iOS 9.3 Preview

Apple has released a preview of iOS 9.3. This update is in beta and will contain many new decent features. Nothing big, but stuff that Apple typically does not add to their operating systems mid-year. This a much welcome change and allows Apple to stay current in ways that they could not on an annual software release cycle. I am really happy to see Apple Music features in the car, thumbprint protected notes, and suggested apps that can feed the data in the Health app. Also interesting is the Night Shift feature which will warm the colors of your screen when it gets dark at night to make it easier on your eyes. This is just a month or so after the developers of f.lux (popular screen temperature app for the desktop) figured out how to release it for iOS through process of sideloading only for Apple to ask them to remove it soon afterwards.

Most surprising to me is the last section on the iPad in education. It looks like Apple is adding multiple user accounts to the iPad for classrooms and is adding a classroom management app. This is interesting especially because of CEO Tim Cook's recent comments to Buzzfeed when asked about the growing ubiquity of Chromebooks in the classroom.

Google’s Chromebooks have overtaken Apple products as the most popular devices in American classrooms, but Apple CEO Tim Cook says the company will not be following the search giant’s approach to the education market, which has been a stronghold for Apple since the early days of the Mac.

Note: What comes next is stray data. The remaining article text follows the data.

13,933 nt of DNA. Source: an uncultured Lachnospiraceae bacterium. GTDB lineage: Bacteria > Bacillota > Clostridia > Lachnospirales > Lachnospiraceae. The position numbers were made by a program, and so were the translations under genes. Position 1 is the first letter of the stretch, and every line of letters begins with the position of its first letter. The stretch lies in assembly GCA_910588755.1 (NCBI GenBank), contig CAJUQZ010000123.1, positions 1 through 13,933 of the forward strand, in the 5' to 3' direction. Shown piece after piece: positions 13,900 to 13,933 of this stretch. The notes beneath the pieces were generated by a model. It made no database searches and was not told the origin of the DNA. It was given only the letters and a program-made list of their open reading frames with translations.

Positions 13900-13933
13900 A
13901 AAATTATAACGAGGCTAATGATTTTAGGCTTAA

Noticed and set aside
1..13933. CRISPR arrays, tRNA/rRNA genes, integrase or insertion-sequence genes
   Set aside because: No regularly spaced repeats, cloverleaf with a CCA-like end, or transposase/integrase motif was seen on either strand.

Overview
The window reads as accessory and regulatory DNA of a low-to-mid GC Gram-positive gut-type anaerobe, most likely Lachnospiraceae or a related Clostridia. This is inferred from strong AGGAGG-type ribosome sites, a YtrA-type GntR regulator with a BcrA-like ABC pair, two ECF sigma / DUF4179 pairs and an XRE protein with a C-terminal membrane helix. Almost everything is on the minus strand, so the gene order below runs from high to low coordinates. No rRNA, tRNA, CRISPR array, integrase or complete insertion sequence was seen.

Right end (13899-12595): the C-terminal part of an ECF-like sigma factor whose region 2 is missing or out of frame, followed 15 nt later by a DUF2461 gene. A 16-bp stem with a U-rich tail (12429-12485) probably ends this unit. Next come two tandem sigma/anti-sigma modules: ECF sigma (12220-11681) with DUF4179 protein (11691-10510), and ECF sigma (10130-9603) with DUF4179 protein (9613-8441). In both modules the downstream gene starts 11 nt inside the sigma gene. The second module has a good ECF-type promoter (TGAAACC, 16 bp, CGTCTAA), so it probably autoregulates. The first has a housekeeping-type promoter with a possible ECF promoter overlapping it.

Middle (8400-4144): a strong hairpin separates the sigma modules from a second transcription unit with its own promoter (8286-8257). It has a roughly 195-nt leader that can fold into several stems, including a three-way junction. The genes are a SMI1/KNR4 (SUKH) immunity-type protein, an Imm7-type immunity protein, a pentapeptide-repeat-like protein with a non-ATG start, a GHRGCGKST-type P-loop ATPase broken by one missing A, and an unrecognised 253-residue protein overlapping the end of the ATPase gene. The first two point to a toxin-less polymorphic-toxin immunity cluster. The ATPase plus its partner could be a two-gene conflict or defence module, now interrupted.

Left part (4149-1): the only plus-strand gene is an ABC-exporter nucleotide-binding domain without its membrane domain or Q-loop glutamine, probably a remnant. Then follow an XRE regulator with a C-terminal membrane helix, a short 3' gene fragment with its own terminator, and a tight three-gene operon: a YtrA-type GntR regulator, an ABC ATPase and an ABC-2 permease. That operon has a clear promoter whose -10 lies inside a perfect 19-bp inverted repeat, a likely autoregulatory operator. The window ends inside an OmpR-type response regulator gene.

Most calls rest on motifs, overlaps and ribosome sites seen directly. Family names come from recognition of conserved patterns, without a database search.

“Assessments don’t create learning,” Cook said in an interview with BuzzFeed News Wednesday, calling the cheap laptops that have proliferated through American classrooms mere “test machines.”

“We are interested in helping students learn and teachers teach, but tests, no,” Cook said. “We create products that are whole solutions for people — that allow kids to learn how to create and engage on a different level.”

Apple has been deeply connected to schools since it first rolled out mass market personal computers in the 1980s, and has long offered big discounts to students and teachers. But its education market share has been snatched away by the Google-branded Chromebooks, which are outselling not just Apple but everyone else in the tech business.

I am very excited about these new features, what it means for Apple to break the annual software release cycle, and how they might fight for their place in the classroom.